In an April 28 letter to the Weber School District, Aughney wrote: "I would hope that some things have changed and new policies are in place, that this is not so easily done again."
If auditors "had done their job, this could have been caught during any of the seven years. I never changed any information during an audit to hide my crimes," she said in the letter, which was obtained by The Salt Lake Tribune.
Aughney took trips to Las Vegas, Disneyland and Hawaii and purchased a Camaro and a Waverunner, among other pleasures. She wrote checks from the Weber School Foundation to cover credit-card bills.
Schmitt Griffiths Smith & Co., the firm that had conducted audits for the district, declined to comment.
Aughney's "pretty accurate" letter didn't surprise Dave Howells, the foundation's director for 16 years. Check numbers were examined but not the checks themselves. The school district has a new auditor.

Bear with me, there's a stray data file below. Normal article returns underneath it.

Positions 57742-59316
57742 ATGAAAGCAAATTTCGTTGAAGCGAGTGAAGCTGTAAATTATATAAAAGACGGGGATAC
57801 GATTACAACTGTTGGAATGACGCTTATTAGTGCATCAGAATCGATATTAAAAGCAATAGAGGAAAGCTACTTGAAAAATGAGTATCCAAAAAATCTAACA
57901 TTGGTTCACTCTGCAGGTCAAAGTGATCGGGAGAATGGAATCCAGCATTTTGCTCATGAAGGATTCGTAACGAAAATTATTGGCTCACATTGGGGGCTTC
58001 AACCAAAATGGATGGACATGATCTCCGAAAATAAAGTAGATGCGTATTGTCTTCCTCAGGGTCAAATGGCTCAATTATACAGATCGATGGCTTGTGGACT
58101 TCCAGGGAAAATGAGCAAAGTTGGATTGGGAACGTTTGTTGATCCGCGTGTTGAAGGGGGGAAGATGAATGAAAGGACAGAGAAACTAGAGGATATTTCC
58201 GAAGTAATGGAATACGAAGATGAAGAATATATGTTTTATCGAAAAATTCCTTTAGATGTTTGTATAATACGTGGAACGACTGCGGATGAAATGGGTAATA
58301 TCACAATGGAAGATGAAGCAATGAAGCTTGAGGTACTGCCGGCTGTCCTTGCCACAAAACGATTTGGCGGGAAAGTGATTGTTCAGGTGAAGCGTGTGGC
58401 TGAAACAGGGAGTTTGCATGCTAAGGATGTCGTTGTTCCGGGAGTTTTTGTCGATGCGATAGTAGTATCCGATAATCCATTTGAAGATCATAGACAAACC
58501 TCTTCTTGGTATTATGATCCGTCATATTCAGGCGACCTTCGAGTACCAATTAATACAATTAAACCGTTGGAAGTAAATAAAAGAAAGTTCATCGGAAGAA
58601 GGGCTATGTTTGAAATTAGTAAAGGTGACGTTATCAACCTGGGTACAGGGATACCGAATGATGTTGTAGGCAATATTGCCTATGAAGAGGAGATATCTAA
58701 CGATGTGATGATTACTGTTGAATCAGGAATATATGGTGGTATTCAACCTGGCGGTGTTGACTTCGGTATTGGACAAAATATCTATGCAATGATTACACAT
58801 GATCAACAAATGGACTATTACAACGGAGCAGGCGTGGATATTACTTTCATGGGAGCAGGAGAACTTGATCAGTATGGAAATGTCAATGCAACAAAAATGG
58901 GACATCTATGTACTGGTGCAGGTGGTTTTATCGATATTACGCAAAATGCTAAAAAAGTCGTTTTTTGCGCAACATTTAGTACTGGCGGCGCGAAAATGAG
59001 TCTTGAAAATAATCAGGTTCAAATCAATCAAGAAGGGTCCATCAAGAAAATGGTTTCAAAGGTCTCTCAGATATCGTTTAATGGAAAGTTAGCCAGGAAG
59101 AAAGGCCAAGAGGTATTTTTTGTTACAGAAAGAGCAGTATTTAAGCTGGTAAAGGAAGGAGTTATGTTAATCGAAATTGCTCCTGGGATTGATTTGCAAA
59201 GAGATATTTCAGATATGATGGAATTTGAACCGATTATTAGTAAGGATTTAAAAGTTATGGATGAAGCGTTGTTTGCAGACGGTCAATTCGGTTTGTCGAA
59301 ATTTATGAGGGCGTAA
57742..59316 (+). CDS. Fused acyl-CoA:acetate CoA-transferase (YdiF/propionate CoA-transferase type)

[to top of second column]
"You can put two and two together," Superintendent Mike Jacobsen said.
Aughney was a district employee who was supervised by the foundation, which has a volunteer board.
"The lack of a clear line of authority is definitely detrimental to safeguards," said Jacobsen, who does not blame the foundation's board for the embezzlement.
At the end of her two-page, handwritten letter, Aughney said:
"Again, I am sincerely sorry and am taking this time for repentance and restitution and hope that new policy and procedures will keep this from happening again. Please have someone read the Utah Money Management Act for guidelines."
Information from: The Salt Lake Tribune, http://www.sltrib.com